July 19 (Bloomberg) -- Innkeepers USA Trust, a hotel investment company owned by a vehicle managed by an affiliate of Leon Black’s Apollo Investment Corp., filed for bankruptcy protection after room revenue fell and debt payments rose.
The Palm Beach, Florida-based company with a stake in 72 U.S. hotels owes more than $1 billion, according to Chapter 11 documents filed today in U.S. Bankruptcy Court in Manhattan. A prearranged plan supported by franchisor Marriott International Inc. will let Innkeeper’s retain its properties as it reorganizes, Innkeeper’s Chief Financial Officer Dennis Craven said.
“Although the Debtors’ business model is sound, their operating losses from decreased room revenue, significant liquidity constraints, and considerable funded debt burden,” drove the company to bankruptcy, Craven said in court documents.
Craven attributed the financial squeeze on the company to cutbacks in business and consumer travel amid the economic slowdown, exacerbated by higher fuel prices and an oversupply of new hotels.
Marriott, the franchisor of 44 Inkeepers hotels, has agreed to forbear on any claims to the properties. In exchange for Innkeepers improving 23 of the Marriott-branded hotels, Marriott will maintain the branding.
The deal with Marriot was needed to negotiate new loans to fund operations and also helps the company avoid costs that would follow from any rebranding, Craven said.
Innkeepers has a $50.7 million loan from Five Mile Capital Partners LLC to fund operations in bankruptcy. A $17 million loan from Lehman will be used to improve those properties.
It intends to file a reorganization plan within 45 days, and is seeking approval of its so-called debtor-in-possession loans.
Innkeepers, which has stakes in hotels under the Residence Inn, Hampton Inn and Hyatt Summerfield names, was led from its inception in 1994 by Jeffrey Fisher. Apollo Investment Corp., based in New York, bought the company for $1.5 billion in June 2007.
The company must take measures to “maintain sufficient financial resources,” Innkeepers said in an April 13 statement after it failed to make some monthly interest payments on debt. The company hired advisers to evaluate options, including a balance-sheet restructuring, according to the statement.
Apollo Investment, which is managed by an affiliate of New York private-equity firm Apollo Global Management LLC, is a fund, or so-called business development corporation, that invests mainly in debt securities rather than buyouts.
Business development corporations are required to carry their assets at fair value. Apollo Investment was holding its $101 million in preferred equity in Innkeepers, the fund’s biggest investment by cost, at $5.3 million as of Dec. 31, according to a filing with the Securities and Exchange Commission.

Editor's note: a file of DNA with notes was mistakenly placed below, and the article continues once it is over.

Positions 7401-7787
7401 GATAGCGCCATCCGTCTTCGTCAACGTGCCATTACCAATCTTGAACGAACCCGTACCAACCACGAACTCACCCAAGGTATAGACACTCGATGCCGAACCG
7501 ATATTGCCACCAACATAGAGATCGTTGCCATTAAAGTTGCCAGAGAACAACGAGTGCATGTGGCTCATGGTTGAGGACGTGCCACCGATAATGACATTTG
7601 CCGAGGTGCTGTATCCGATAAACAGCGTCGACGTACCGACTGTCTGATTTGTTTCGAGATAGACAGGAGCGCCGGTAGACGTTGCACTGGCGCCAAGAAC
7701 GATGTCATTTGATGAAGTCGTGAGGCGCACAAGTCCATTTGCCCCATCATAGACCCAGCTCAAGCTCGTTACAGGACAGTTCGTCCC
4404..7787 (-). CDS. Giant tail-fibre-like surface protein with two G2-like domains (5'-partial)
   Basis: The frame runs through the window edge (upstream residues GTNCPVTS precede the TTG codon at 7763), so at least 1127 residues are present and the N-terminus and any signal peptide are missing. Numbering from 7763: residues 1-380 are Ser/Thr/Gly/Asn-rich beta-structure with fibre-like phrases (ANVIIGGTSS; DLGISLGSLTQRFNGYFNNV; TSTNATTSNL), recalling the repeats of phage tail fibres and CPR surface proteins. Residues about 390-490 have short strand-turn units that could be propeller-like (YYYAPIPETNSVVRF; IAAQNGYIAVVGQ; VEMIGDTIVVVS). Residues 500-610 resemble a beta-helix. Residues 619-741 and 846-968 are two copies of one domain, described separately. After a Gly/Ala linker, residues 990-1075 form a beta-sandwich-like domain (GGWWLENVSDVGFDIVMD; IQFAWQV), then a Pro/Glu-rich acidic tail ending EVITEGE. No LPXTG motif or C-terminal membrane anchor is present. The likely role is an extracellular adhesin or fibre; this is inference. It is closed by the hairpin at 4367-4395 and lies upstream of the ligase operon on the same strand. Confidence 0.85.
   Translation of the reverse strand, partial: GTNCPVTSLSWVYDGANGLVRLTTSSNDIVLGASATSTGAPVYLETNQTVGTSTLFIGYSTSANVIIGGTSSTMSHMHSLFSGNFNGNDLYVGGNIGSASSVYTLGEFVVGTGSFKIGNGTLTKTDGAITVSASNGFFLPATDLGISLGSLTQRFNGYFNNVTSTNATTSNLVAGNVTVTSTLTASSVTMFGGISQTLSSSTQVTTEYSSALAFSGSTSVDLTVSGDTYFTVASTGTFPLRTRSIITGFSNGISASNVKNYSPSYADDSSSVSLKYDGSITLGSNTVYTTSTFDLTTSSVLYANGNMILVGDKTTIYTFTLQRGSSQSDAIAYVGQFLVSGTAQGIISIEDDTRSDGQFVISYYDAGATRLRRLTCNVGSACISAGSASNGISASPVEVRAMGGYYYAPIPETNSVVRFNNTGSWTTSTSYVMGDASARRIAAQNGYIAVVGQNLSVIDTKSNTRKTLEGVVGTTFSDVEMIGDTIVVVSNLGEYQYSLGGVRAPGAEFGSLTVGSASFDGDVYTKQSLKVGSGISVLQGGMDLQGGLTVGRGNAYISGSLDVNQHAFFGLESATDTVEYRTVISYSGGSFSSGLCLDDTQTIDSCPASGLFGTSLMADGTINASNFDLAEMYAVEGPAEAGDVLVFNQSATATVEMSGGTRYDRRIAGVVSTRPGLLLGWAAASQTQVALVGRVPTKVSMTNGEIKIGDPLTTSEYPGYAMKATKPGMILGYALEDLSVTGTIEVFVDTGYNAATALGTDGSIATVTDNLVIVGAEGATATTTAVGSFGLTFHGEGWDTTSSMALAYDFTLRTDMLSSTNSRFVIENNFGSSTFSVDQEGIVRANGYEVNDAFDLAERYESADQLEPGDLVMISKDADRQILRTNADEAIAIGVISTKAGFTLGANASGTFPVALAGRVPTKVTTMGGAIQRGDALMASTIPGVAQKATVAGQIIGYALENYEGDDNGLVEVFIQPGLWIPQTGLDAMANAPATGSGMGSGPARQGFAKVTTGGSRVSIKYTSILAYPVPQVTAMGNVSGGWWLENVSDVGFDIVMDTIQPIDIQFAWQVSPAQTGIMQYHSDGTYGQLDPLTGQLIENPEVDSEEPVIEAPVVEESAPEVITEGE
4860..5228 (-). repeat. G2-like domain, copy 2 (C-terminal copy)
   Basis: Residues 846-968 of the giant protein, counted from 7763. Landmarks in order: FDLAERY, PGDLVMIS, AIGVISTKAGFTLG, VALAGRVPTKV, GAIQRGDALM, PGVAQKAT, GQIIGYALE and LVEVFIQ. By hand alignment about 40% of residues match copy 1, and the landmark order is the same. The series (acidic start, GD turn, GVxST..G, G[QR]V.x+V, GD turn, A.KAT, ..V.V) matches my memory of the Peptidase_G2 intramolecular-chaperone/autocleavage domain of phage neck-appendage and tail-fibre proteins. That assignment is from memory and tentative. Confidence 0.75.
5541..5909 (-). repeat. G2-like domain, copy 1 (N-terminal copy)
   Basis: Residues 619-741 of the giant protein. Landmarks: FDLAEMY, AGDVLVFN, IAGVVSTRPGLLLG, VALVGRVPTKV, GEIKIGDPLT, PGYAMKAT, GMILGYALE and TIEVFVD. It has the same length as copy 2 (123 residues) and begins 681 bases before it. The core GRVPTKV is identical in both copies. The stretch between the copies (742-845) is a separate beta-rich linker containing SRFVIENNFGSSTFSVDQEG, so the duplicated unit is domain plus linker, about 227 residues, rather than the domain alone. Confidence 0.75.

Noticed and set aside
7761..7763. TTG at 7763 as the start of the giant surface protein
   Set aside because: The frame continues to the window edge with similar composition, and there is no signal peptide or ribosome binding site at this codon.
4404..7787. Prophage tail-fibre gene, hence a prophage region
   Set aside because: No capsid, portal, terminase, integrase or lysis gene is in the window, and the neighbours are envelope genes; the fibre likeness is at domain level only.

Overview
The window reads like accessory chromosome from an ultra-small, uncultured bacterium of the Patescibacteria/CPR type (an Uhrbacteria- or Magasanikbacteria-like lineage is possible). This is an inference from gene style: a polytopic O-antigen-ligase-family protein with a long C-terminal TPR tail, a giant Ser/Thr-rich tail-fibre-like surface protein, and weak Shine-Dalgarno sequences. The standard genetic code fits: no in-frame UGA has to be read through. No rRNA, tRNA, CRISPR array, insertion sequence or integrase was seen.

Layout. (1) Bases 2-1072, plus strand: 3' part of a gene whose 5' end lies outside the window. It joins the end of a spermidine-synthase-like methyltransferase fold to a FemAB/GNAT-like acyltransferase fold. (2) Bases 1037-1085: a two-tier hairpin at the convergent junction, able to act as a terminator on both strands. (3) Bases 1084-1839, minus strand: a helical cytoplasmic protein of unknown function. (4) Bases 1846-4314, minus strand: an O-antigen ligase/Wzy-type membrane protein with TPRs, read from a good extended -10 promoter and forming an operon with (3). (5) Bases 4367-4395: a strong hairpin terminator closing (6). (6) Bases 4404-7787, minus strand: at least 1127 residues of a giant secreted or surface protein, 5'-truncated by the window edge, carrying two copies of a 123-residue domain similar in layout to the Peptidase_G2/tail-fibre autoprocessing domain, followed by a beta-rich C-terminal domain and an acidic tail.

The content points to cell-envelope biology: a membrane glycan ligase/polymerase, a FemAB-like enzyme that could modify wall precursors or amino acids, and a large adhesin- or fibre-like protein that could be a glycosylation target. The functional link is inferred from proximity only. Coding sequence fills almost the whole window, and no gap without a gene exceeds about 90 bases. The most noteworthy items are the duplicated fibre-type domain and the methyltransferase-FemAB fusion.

Innkeepers joins Extended Stay Hotels Inc., in bankruptcy after its June 2009 filing. The midpriced chain, with more than 680 properties in 44 states, blamed its bankruptcy on decreased revenue and high debt costs.
Extended Stay, the largest bankruptcy by a U.S. hotel owner, won approval last month to sell its assets to Centerbridge Partners LP, Paulson & Co. and the Blackstone Group LP in a $3.9 billion deal.
Debt Reduction Deal
Hilton Worldwide, the hotel chain owned by Blackstone, completed a deal in April to reduce debt by almost $4 billion. Blackstone, the world’s largest private-equity firm, bought Hilton in 2007 for $20 billion near the top of the real estate market.
Linens ‘n Things Inc., formerly the second-largest home-goods chain, filed for bankruptcy in 2008 following a $1.3 billion buyout in 2006 by Apollo Global Management, the private equity firm that manages Apollo Investment Corp. through an affiliate.
Innkeepers’ filing listed 92 affiliates.
An organizational chart for the company noted that 100 percent owner Apollo Investment and four units, including KPA Raleigh LLC, are “non-debtor affiliates” of the units in bankruptcy.
The companies have incurred about $1.29 billion of secured debt. The largest secured loan is a securitized mortgage loan with Lehman ALI Inc. as the original lender with a face amount of $825 million, court papers show.
Innkeepers seeks approval of a “plan support agreement” that will give Lehman ALI all the stock in its reorganized company to satisfy Lehman’s $238 million secured claim, according to court documents.
The Lehman Brothers Holdings Inc. unit lent the Apollo vehicle $1.2 billion to finance the buyout of Innkeepers in 2007 as part of a quest for growth as a lender, according to a report by bankruptcy examiner Anton Valukas. Another leveraged deal that has since foundered, Blackstone’s purchase of Hilton, got $1.5 billion from Lehman in 2007, Valukas said.
Merrill Lynch & Co. was a secured lender to three of Innkeepers’ affiliates, including properties in Washington and San Antonio, according to the filing. Bankrupt Capmark Financial Group Inc. was also a secured lender.
“Our company is entering into this last phase of its ongoing restructuring process in order to return to a position of financial and operational strength,” Marc Beilinson, the company’s chief restructuring officer, said in a statement.
Innkeepers’ advisers on the bankruptcy include law firm Kirkland & Ellis LLP, investment bank Moelis & Co. and restructuring firm AP Services LLC, the company said in the filing.
The case is In re Innkeepers USA Limited Partnership, 10-13794, U.S. Bankruptcy Court, Southern District of New York (Manhattan).
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